March was speaking season. I was a panelist for the National Governor’s Association: Office of Best Practices, the National Council of Counties on Volunteer Engagement, and a think tank conversation on preparedness hosted by Concordia/AmeriCares. In addition, I also attended a Red Cross gathering regarding Canadian/Mexican cross border disaster response. Finally, I spoke at the National Emergency Management Association (NEMA) forum. Everyone I spoke to at these events is interested in how to better engage with National VOAD members and include all of you in their response and recovery plans. Spreading our message in this way is a vital piece to growth for our association, and I was glad to hear that the National VOAD network is a crucial part of emergency plans across the country.  

Finally, I traveled to Puerto Rico to meet with Puerto Rico VOAD and our members on the ground. While I was there, Puerto Rico VOAD and National VOAD collaborated on a gathering of members working in Puerto Rico to create relationships between local member organizations and national member groups. Promoting collaboration and communication on this level can be crucial to improving relief efforts and National VOAD is excited to play a part. During my time in Puerto Rico, National VOAD had exciting discussions surrounding building relationships for recovery with FEMA, the PR Manufacturers Association, PR Governor’s Office, PR Chaplain’s Association, and the PR Housing Authority!

There is no place that you are not welcome or needed! Please let me know how we can help get you connected…the work you do with survivors sets the foundation of everything we do. Thank you for the continued opportunity to make the 4C’s connect your capabilities to those in need.

Tzu Chi Foundation in Puerto Rico (VOAD Vision)

Upon arriving in Yabucoa, ground zero for Hurricane Maria in Puerto Rico, we were taken back by the municipality’s somber beauty, as if this coastal valley and its people had been forgotten. Homes and public buildings were left in devastated ruins with plastic bottle waste polluting the beautiful scenery; the community looked empty and abandoned.

“It seemed like a bomb fell on us and destroyed everything, everything, everything,” Luis Colon, a police officer and resident of Yabucoa, said.

This sentiment of feeling forgotten is one that is shared by Puerto Ricans throughout the state. A third of Puerto Ricans are still without power and electricity, and with lack of access to clean water as a major issue, bottled water is the main source of water. With Puerto Rico’s very limited landfill capacity, you would, as Phillip Shaw of FEMA states, “imagine the risk of developing a disaster within a disaster.”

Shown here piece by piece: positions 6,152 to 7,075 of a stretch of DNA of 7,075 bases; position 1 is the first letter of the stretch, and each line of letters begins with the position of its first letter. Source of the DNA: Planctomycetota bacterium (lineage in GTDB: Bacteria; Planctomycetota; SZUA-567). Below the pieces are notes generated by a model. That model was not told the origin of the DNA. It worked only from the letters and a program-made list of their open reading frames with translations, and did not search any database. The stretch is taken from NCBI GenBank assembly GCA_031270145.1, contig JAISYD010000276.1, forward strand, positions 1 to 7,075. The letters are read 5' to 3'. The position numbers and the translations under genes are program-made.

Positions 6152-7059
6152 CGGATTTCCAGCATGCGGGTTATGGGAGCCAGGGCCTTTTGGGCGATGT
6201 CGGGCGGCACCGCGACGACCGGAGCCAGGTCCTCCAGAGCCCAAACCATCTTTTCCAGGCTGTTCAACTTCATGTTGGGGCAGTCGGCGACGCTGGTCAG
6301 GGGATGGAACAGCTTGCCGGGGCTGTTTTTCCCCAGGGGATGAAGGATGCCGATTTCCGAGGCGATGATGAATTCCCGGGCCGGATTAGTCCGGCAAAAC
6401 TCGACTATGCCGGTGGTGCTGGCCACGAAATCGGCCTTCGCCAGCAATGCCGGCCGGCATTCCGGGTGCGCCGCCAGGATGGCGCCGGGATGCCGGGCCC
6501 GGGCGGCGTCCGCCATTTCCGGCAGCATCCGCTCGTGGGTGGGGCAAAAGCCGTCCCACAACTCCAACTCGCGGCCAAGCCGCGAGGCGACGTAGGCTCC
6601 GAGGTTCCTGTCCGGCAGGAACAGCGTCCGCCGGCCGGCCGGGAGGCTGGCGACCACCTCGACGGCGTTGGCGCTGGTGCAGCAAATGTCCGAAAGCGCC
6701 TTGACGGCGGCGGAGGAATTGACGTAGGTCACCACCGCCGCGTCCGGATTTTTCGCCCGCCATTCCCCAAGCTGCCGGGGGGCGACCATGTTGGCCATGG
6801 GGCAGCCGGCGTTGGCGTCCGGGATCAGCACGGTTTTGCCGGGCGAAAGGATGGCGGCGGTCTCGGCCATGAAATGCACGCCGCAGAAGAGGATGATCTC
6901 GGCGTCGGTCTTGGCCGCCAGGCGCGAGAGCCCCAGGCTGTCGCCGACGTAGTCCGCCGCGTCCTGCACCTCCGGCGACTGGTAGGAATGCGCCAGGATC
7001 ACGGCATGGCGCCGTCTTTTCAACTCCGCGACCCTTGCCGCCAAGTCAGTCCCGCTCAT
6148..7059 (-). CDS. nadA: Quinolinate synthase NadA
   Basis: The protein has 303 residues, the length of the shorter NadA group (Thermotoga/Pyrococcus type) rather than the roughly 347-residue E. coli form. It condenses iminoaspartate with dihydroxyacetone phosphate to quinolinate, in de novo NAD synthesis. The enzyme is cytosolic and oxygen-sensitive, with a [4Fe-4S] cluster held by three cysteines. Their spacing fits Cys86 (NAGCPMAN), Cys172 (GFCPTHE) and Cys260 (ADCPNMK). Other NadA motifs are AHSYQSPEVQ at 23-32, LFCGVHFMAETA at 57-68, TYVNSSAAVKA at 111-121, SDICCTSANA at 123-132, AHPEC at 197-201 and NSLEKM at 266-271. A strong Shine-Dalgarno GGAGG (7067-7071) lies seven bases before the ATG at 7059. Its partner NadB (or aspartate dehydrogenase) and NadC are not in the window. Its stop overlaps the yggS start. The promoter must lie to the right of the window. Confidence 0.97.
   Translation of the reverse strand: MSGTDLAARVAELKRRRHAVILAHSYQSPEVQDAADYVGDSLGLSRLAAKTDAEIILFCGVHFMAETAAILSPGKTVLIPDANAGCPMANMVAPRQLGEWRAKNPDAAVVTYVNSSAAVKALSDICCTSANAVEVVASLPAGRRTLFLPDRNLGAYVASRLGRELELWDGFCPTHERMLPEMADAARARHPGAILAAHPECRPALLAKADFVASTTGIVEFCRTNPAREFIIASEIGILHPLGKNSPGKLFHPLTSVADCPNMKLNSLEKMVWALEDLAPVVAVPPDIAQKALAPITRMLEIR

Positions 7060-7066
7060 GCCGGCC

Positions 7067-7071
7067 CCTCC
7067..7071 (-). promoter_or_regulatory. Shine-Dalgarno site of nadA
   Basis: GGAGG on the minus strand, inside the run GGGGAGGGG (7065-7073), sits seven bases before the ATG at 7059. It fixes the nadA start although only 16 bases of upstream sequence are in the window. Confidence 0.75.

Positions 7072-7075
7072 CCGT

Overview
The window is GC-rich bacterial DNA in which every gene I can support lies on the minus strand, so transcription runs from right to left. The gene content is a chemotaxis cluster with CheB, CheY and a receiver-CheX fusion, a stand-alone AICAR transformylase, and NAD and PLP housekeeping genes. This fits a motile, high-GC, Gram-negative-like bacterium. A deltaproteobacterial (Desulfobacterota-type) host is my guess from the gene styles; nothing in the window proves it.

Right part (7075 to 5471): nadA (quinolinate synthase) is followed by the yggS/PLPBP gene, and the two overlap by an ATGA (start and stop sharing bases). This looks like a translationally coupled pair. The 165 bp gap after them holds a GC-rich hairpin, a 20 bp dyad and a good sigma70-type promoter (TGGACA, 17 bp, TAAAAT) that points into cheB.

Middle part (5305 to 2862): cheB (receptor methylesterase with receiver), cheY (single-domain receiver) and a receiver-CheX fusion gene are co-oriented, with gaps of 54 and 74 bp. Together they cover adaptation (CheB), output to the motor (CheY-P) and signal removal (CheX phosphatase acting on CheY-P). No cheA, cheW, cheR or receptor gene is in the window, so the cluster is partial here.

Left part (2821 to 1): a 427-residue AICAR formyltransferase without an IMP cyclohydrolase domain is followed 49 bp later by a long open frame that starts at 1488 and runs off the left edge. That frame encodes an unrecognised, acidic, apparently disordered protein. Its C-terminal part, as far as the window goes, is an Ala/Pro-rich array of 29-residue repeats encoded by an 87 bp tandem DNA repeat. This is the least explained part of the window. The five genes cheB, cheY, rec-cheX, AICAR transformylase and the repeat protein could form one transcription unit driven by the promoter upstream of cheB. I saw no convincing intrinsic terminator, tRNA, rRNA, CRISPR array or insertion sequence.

Puerto Ricans, however, have voiced their desire for sustainable and renewable energy such as solar and wind, for projects that reduce plastic bottle waste in their state, and for partnership and education programs that are localized and community-based.

As Tzu Chi volunteers, we believe change starts from the self, from the individual. Collaborating with FEMA, other disaster response agencies, schools, civil societies and the local municipal government, the organization is, in addition to providing emergency cash assistance, solar technology, and food and non-food items, developing education and environmental protection programs to combat the issue of plastic bottle waste. Using the “Trash into Gold” concept and program, where plastic bottles are converted into blankets and other products that help with recovery efforts, Tzu Chi plans on developing an on-line curriculum that can be used to change behavior through education and technical expertise.

The organization’s environmental protection concept “works on the premise that people can protect the environment by the choices they make and their behavior as individuals by living a simpler life style and reducing carbon footprint is crucial towards living in harmony with Mother Earth,” as David Meyers of the Presbyterian Disaster Assistance and previous director of the Department of Homeland Security Center for Faith-Based and Community Initiatives states.

Tzu Chi will continue to work with our partners and the local populations on the ground for the long haul, rebuilding, setting up schools and water supply, offering free clinics, and more. “We cannot do everything alone, we have to work with our partners,” Debra Boudreaux, Executive Vice President of Tzu Chi USA, said in an interview.